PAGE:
Childrearing

I Was Smug About My Early Walker

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toddler-walkingMy daughter crawled into the middle of the circle and stood up, her legs bent like a snowboarder’s, her little arms stretched out for balance. A hush fell, followed by gasps. She was the first in the group to stand alone.

The other moms buzzed with excitement. I felt a thrill inside as I watched my delicate daughter bucking both inexperience and gravity to do the miraculous – holding herself upright for a full frozen moment, her plum dress draped softly around her, her bare feet planted on the wooden floor.

Against my own better judgment, trying to stop myself even as I did it, I mentally compared my baby to the others lolling about in their mothers’ laps, wondering if this spelled auspicious things for her future. My elation grew as I pondered the possibilities: Professional dance? Acrobatic jewel heists? The Olympics?

The mom sitting next to me leaned over and whispered, “I wish mine would do that!”

I mumbled something about each baby doing things in her own time, but secretly I felt smug. I tried to dispel the smugness, but the feeling hung on for the rest of the day, surfacing again when I told my husband about what our daughter had done in the baby group, recounting that collective gasp in which an entire roomful of mothers paused for a beat to marvel at our daughter.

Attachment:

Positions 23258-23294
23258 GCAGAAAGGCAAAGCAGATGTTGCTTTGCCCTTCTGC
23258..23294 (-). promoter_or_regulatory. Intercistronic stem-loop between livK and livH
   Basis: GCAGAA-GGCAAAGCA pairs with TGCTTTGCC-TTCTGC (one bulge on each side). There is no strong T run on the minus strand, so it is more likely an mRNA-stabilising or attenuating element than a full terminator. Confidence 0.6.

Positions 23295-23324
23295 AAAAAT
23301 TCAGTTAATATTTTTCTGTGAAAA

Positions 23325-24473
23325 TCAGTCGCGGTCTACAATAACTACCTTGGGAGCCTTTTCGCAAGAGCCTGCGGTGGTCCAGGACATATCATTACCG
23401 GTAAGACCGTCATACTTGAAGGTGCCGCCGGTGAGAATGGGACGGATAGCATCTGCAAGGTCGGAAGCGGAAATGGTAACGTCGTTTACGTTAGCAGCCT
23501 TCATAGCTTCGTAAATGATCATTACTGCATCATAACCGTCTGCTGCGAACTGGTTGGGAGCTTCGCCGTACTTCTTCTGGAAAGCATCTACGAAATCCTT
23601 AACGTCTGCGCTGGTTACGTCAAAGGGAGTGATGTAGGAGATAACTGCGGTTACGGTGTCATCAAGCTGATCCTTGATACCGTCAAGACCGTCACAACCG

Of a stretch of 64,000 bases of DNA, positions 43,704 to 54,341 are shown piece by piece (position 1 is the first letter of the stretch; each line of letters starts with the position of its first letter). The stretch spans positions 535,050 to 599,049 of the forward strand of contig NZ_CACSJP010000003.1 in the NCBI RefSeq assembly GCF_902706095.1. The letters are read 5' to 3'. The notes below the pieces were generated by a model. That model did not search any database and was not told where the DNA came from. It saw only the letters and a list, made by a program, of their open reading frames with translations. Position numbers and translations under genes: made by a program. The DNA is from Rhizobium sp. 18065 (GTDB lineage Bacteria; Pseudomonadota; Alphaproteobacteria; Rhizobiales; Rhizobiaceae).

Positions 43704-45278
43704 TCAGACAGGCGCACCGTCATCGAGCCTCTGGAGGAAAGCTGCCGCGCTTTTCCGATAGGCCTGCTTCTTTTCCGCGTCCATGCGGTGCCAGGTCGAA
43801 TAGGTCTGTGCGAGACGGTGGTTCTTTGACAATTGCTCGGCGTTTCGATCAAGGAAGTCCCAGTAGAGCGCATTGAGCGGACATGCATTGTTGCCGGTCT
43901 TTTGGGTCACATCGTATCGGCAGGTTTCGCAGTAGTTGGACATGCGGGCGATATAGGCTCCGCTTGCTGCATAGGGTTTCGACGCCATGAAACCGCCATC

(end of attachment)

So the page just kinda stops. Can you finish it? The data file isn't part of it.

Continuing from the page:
I thought my heart would explode when, one golden afternoon just like any other, some inner logic in her body told her to move from the spot where she was standing on the green carpet in the middle of the room toward me. Those few tripping steps felt like a bigger deal than the moon landing. All the air left my lungs and I hugged her, dizzy with the moment: the freshness of it, the fact that it could never happen again, that it had somehow even happened in the first place.

In our baby group, she sat serenely in my lap, hardly deigning to crawl into the middle with the other adventurers now that she had started her biped cruising around the house. I told a couple of the other moms that she’d started walking, but somehow it didn’t seem real until they’d seen it for themselves. A month after she took her first steps, she rose to her feet and wobbled around the group, but the reaction wasn’t as dramatic as it had been when she stood. Someone asked when she had started walking. I relished the reaction when I said nine and a half months, though I acted like it was no big deal.

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